A new report underlines the importance of a structured approach to conversion rate optimization within companies to achieve the best results.

CRO can deliver excellent results, but firms implementing a CRO strategy need to get the basics in place first, and make a commitment to becoming more customer-centric.

Company culture and organization is key here. It’s easy enough to use a few CRO tools and conduct tests, but the right structure within a company is key to producing the best results.

CRO expert Paul Rouke made this point in our recent CRO guide:

“Think people, skills and process first before thinking about what testing platform you need. Too many organizations waste vast amounts on testing platforms without the necessary investment in resources and skills to drive forward an intelligent and strategic conversion optimization programme.” 

Econsultancy’s latest Conversion Rate Optimization Report (2017) underlines this view.

The report, based on a survey of 800 marketers, found that 82% of companies with a structured approach to CRO saw improvements to conversion rates. The same figure for those without a structured approach is just 64%.

In addition, just 37% of companies said they had a structured approach. In essence, this means that 63% may well be failing to make the most of CRO.

The risk here is that, by failing to implement a CRO strategy which is structured, and therefore more likely to be effective, decision makers within businesses will question their investment.

It’s a point that Paul Rouke makes in a recent post – CRO isn’t used properly, results aren’t great, businesses may conclude that it isn’t worth it.

It’s a pattern which can be repeated within other digital strategies, content for example. The hype around content marketing in recent years in another such example.

As Doug Kessler points out, with the help of the Gartner Hype Cycle, over-inflated expectations and poor implementation can lead to the ‘trough of disillusionment’ where people begin to wonder what the initial excitement was all about.

In practice what happens is that people see content marketing working, try adding a few blog posts, then decide it doesn’t work.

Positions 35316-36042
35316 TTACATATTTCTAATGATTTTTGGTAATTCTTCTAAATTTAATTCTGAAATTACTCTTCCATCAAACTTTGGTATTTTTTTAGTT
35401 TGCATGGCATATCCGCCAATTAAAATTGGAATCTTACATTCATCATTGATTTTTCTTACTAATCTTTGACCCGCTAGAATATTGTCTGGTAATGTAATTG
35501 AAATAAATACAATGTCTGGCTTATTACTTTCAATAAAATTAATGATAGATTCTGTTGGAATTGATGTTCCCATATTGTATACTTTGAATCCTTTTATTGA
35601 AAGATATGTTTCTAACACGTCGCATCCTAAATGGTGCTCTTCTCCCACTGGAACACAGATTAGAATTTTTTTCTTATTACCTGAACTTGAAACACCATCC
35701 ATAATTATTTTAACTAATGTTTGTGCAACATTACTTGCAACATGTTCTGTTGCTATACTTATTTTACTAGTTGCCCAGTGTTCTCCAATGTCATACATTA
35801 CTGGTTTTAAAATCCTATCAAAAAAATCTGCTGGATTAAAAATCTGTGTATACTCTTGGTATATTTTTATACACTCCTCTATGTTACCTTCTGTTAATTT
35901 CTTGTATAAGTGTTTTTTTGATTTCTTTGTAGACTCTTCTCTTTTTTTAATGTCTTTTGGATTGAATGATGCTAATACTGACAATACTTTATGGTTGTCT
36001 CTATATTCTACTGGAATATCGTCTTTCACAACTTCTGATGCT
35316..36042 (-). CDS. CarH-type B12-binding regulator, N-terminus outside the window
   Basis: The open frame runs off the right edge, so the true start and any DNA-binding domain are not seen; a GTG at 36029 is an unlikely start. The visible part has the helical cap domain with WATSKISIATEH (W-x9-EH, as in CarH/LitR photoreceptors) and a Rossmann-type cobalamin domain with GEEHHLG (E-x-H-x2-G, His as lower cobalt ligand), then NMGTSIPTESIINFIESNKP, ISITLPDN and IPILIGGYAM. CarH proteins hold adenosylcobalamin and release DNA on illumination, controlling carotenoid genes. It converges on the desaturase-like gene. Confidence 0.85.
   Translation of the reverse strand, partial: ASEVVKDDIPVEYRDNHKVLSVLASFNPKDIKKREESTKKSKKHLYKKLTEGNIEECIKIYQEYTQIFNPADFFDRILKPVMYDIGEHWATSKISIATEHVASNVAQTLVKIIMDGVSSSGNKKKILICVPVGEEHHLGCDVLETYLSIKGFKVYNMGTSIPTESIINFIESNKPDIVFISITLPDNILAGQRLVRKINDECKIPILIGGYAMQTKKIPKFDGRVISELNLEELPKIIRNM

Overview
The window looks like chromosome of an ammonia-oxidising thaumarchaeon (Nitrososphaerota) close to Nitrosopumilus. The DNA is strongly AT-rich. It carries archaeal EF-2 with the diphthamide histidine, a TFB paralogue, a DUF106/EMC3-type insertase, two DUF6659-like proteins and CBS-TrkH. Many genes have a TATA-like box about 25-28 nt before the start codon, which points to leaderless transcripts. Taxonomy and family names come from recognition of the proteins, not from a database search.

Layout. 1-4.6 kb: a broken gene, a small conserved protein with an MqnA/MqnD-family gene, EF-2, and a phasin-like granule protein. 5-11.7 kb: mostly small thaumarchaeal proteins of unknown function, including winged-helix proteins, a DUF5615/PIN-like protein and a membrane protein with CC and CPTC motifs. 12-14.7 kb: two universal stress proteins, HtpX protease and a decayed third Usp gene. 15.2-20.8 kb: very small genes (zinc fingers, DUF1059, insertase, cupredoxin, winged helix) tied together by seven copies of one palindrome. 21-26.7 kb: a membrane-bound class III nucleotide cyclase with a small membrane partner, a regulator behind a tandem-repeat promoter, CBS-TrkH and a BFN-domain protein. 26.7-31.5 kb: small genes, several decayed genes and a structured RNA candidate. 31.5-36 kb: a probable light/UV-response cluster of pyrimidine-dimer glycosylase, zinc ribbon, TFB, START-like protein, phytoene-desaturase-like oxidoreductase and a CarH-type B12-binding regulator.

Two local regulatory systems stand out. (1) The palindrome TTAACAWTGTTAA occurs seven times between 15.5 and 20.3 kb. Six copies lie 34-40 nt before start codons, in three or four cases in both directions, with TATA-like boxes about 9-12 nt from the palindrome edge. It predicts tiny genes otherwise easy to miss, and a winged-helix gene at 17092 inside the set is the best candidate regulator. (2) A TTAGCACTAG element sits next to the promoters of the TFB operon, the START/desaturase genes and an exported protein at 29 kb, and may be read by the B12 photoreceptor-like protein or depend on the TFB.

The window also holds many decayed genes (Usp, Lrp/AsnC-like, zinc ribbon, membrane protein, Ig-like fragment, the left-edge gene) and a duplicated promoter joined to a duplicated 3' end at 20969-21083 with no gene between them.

The reality is that content is a complex discipline which requires the right people, processes and strategy to succeed.

It’s the same with conversion rate optimization. The right strategy is key to its success or failure.

This word cloud sums it up. It’s the answers to the question: ‘What do you think would make the biggest difference to your company (or your clients) in improving conversion rates?’

To report uncovered problems around lack of leadership buy-in and an understanding of how CRO can impact business performance:

“Several respondents mentioned the importance of fostering an optimization culture, one that encourages regular testing and in which agility is front of mind. Among organizations running regular tests, an inability to act upon the insights that testing uncovers quickly enough often hampers their progress.”

After resources and budget, organizational problems are considered to be the biggest barriers to improving conversion rates.

This includes conflicts of interest between departments, silos, culture, strategy and ownership.

 

The good news here is that a structured approach to CRO produces results, and that any problems around implementation of CRO are solvable.

As consultant Dan Barker, quoted in the report, explains:

“It’s obvious that the biggest change most businesses could make to improve their conversion rates is to sit down for a few hours and put together a plan for how they’re going to resource, what the process should be and who will be responsible ongoing.”

Our own Expert’s Guide to Conversion Rate Optimization, which sets out the case for CRO and explains how to get started, is free to download.